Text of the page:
Writing about financial crime


Last night I joined the Mesdames of Mayhem at a meeting of the University Women’s Club of Mississauga. This particular branch we visited keeps a keen eye on international affairs and the Mesdames talked to them about about mystery writers around the world whose stories focus on a plethora of social issues: racism, immigration, chemical warfare, child abuse, sex trafficking, organized crime and terrorism.

I spoke on financial corruption.

I started my Pat Tierney novels when I was a journalist writing about finance. I was interviewing financial planners and investment managers, and attending their conferences. I understood the issues they faced. There was – still is and always will be – a lot of concern bad apples in the financial services industry: corrupt advisors and money managers. Because the industry industry revolves around money, it provides an opportunity for people who are clever and greedy enough to challenge the system.

I was horrified when I heard about Bernie Madoff, the New York money manage who swindled his clients out of $65 billion in a massive Ponzi scam. And we had scumbags of our own in Canada, such as Patrick Kinlin, a charming—and most of them are very charming—Bay Street financial advisor who operated a classic “confidence scam.” He’d get close to seniors, dazzle them and their families with his interest and concern. Then he’d sell them bogus stocks and bonds, and drain their bank accounts.

I worried that the people who were managing my money might be up to the same tricks. (And just a few days ago, the CBC reported on illegal investment fees that DIY [online] investors are being charged. No-frills investors should not be paying trailer fees because they don’t receive financial advice.)

All this resonated with me. And when you’re starting a novel that can take anywhere from three to 10 years to complete, you need a topic that resonates, that keeps you motivated. So I decided that my central character would be a financial planner, and before long the character of Pat Tierney took shape in my mind. She has the traits of the people I admire most in the financial services industry, people who want to see tougher penalties for fraudsters and maintain that the system is currently too soft on offenders. Pat is a champion of small investors. She has sleepless nights when stock markets are down. She hates to see ordinary people, people who’ve worked hard to pay off their mortgages and build up retirement nest-eggs, get ripped off.

And I started writing in the financial thriller sub-genre. Which I had never heard of back then. But I soon discovered a whole group of authors who were writing about financial crime. Readers around the world can relate to their stories because they have to do with money. We all need it but some people will do anything to get more of it. Rob banks, skim money from  clients’ investment accounts. Steal identities in order to write cheques and take out mortgages and credit cards in those people’s names. Some people will even murder for money.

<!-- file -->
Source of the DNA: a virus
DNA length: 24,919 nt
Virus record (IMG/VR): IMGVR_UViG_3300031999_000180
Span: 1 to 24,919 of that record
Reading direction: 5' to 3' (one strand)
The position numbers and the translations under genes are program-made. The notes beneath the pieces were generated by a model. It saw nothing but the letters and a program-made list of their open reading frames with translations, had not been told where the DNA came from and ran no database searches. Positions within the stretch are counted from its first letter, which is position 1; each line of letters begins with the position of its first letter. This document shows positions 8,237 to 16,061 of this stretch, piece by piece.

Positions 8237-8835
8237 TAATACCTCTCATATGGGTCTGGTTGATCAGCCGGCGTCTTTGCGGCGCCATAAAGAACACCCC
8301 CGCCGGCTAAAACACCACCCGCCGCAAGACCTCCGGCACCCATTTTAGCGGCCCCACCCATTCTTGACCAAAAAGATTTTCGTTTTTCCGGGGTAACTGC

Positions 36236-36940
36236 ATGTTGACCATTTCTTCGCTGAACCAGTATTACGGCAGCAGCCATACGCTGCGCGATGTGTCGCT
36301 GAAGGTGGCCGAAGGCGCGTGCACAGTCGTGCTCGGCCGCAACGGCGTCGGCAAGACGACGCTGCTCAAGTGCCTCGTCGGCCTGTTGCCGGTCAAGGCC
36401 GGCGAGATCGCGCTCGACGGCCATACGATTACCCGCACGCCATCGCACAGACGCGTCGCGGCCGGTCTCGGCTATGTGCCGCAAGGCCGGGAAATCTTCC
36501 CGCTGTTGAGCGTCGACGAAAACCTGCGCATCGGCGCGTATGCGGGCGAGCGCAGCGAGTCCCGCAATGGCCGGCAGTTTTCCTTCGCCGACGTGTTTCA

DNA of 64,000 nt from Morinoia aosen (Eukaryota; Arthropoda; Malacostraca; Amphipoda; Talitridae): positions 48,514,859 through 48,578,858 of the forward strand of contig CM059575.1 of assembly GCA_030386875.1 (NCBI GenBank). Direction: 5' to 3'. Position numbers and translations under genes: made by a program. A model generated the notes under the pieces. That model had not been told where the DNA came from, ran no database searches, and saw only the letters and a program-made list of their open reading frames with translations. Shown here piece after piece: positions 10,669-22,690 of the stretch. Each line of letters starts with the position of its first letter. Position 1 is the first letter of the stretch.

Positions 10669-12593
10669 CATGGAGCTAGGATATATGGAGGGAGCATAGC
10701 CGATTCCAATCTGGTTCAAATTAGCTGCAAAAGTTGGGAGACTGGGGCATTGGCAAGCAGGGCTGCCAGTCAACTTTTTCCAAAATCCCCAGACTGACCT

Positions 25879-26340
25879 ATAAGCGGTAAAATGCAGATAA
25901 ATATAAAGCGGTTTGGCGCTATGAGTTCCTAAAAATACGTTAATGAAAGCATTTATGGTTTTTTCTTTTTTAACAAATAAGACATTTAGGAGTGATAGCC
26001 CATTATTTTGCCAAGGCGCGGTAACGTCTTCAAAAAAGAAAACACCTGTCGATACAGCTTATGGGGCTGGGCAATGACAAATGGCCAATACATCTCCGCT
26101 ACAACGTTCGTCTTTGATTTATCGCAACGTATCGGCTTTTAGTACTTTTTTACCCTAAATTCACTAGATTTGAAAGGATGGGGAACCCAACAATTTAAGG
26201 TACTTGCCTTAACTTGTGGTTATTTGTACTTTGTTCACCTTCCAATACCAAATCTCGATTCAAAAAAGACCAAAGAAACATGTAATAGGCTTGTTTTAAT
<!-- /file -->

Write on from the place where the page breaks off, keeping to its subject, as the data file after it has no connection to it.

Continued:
And big financial crimes can have big repercussions: flash stock market crashes, and veteran financial institutions disappearing almost overnight.

One of my favorite financial thriller writers is Michael Sears, a former Wall Street bond trader. I met Michael in 2013 when we were both on a panel titled Easy Money at Bouchercon, the big international mystery conference that was held in Albany, N.Y. that year.

Michael’s series features protagonist, Jason Stafford, who was once a Wall Street bond trader, but made some very bad moves and landed in jail. After two-years in federal prison, Jason is prohibited from taking work that involves handling money—which is a basic requirement for any job on Wall Street. But due to his financial crime expertise, one firm wants him to quietly look into irregularities in the books of one of their junior traders. A guy whose body was just pulled from the Long Island Sound. Soon Jason is facing threats, and more people are dying.

This is from the opening of the first Jason Stafford mystery, Black Fridays:

I was the first alumnus from my MBA class to make managing director. I was also the first to go to prison.

Two years. For an accounting shuffle! Ridiculous. You pay a fine and you move on. But the Feds wanted my scalp. Well,  it was a half-billion-dollar accounting shuffle, which had come close to bringing down a major investment bank. The stock had plummeted. Investors were outraged. The president’s mother-in-law had lost close to $10,000. The Feds needed someone to put in the stocks, and get pelted with stones. I was their man.

 

 

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About rosemarymccracken

Rosemary McCracken is a Toronto-based journalist and fiction writer.
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